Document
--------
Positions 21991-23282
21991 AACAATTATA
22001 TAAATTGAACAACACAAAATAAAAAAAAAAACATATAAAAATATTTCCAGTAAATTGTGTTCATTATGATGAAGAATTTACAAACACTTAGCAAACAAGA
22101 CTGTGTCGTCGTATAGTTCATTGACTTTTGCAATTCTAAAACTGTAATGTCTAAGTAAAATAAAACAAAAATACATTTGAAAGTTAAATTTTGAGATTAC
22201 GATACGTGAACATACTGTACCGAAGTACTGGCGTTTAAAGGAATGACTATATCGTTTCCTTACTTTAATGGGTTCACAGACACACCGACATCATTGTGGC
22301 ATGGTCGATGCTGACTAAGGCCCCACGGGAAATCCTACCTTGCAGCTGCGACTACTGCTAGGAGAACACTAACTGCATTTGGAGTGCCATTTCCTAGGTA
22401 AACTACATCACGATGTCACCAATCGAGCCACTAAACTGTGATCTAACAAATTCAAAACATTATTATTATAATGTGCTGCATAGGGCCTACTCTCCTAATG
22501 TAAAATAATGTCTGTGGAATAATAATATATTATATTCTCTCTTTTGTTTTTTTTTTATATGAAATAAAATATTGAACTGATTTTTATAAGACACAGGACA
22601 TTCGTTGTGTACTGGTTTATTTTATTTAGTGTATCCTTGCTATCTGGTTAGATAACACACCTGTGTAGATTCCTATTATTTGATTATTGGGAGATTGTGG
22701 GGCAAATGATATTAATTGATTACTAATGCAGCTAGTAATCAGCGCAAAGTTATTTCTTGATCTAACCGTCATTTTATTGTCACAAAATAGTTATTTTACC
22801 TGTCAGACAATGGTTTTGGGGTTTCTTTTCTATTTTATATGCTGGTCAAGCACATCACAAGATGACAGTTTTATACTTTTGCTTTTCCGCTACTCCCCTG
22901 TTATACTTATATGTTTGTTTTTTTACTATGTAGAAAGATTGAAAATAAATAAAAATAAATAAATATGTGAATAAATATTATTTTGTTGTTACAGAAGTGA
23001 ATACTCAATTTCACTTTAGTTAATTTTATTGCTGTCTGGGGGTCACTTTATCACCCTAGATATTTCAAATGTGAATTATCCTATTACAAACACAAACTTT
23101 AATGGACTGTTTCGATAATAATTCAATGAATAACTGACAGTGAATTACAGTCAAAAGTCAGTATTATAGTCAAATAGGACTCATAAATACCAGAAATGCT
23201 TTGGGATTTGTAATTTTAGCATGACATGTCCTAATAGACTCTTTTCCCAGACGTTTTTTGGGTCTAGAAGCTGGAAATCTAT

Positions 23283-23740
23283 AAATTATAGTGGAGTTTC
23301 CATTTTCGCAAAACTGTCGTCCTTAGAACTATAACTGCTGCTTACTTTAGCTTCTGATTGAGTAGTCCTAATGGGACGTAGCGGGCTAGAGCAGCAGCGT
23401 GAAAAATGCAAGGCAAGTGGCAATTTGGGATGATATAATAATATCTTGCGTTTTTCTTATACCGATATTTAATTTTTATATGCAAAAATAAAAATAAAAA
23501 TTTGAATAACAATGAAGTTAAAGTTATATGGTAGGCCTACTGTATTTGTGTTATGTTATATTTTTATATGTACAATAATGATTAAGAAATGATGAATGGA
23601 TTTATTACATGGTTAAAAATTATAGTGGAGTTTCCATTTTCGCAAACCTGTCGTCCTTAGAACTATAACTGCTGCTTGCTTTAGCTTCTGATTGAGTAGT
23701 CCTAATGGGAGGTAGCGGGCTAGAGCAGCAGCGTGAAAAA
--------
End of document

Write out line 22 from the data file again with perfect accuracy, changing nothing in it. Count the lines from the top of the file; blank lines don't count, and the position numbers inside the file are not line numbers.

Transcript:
23701 CCTAATGGGAGGTAGCGGGCTAGAGCAGCAGCGTGAAAAA